Tongue firmly planted in cheek on that one. But from a forecasting perspective, putting that argument out there as a potential future does help to put things in context.
It was interesting to listen to Mike Whan on the No Laying Up podcast today talking about how the USGA is looking towards the next 40 years and what may happen if some controls are not put into place today. It leads credence to the weight of the problem is not big enough currently, but the proposed change is focused on if and when things continue to progress.
Sad that they didn't have that foresight 20 years back.
Not just no foresight, but downright denial.
For years they stated the annual distance gains were "statistically insignificant".
Now, they're asking an entire generation to learn a new game, one many/most NEVER played.
The ship sailed,they flat out missed it and the funny thing is they still have punted it out to 2026-lol.
25 years after the dramatic ProV 1 distance explosion(and well after the extra light/long titanium waffle race had begun 8 years before that)
For (20 plus)years I was a huge proponent of a rollback-now I've accepted it and simply think 'better late than never" no longer applies here.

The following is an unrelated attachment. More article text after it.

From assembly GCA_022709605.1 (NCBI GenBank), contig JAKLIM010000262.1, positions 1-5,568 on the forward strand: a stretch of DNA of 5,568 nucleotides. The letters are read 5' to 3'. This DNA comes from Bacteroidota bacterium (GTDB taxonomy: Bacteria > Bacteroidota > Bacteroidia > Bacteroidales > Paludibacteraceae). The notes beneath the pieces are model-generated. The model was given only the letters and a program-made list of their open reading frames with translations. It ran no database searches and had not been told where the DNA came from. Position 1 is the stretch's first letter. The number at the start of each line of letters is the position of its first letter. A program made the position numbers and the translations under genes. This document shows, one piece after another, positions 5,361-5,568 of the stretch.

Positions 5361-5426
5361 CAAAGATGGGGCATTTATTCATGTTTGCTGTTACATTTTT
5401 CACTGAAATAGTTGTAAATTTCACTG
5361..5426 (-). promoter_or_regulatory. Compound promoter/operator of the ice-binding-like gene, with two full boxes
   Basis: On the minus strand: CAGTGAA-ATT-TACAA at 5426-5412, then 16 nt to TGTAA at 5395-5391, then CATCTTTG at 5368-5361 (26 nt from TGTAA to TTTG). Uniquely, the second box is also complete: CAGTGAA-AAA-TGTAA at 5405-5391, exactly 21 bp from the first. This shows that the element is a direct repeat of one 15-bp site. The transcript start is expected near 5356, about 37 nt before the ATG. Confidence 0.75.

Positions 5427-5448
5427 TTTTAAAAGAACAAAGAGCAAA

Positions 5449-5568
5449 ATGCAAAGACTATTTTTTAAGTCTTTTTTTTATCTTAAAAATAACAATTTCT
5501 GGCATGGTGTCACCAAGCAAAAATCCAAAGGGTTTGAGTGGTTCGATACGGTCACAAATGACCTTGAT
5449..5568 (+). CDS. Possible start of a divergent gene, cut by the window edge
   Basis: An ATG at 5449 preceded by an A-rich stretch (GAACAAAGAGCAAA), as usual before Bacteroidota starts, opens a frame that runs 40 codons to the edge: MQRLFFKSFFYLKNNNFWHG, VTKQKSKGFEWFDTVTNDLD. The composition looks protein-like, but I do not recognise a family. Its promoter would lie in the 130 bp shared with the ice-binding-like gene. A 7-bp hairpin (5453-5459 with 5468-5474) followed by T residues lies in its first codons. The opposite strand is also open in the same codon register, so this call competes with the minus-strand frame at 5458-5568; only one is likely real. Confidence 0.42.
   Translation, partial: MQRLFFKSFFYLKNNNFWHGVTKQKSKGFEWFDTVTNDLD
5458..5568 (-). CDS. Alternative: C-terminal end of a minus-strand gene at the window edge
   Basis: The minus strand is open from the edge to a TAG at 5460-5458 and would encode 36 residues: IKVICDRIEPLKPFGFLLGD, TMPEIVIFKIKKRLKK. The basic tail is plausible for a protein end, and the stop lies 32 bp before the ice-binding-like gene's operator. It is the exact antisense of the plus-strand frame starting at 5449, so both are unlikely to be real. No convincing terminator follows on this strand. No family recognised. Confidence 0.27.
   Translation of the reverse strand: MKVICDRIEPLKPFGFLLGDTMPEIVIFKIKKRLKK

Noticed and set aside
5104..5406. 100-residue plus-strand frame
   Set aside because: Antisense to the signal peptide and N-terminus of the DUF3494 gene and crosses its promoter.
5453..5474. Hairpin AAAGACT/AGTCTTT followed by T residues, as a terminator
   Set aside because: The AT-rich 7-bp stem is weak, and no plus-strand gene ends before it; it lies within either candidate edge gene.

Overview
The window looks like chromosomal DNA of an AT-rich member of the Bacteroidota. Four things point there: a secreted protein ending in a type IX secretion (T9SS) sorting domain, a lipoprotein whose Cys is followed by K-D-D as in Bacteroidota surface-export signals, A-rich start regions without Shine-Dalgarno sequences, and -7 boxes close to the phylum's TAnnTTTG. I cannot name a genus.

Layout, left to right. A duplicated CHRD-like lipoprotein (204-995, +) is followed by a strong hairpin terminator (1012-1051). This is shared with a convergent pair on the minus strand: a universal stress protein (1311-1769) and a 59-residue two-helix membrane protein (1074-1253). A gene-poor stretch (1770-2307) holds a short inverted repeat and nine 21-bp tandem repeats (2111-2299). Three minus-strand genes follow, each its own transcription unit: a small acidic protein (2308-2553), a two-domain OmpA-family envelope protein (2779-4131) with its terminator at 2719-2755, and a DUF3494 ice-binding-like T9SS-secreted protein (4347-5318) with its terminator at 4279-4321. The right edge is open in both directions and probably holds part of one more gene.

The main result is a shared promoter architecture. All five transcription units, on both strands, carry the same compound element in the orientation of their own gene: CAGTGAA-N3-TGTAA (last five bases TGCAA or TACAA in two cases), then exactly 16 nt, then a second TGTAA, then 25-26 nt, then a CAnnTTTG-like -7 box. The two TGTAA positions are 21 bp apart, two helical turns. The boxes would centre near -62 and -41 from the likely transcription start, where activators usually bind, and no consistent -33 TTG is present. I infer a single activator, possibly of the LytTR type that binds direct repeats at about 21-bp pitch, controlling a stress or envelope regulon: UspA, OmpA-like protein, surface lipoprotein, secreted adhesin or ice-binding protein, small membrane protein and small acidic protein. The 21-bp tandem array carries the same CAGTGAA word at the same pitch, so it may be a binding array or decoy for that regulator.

While they were busy for years fighting innovations of technique(anchoring), and a nonsensical battle over grooves(under the laughable guise of combatting bomb and gauge), neither of which changed anything(besides ruining a few short games for those of us who had to park our Eye-2s for certain events as the manufacturers quickly adjusted to recapture all lost spin).....
AN ENTIRE GENERATION of players and industry was adapting, adjusting and learning to play with new hot equipment, which has had huge negative implications in design, cost, strategy, competition,pace of play, safety, real estate etc.
So they just roll all that back now that they got their head out of their collective arses?
Reminds me of the scene in the Three Amigos where they keep adjusting "Theese is the line of death".......errr "theese is the line of death"...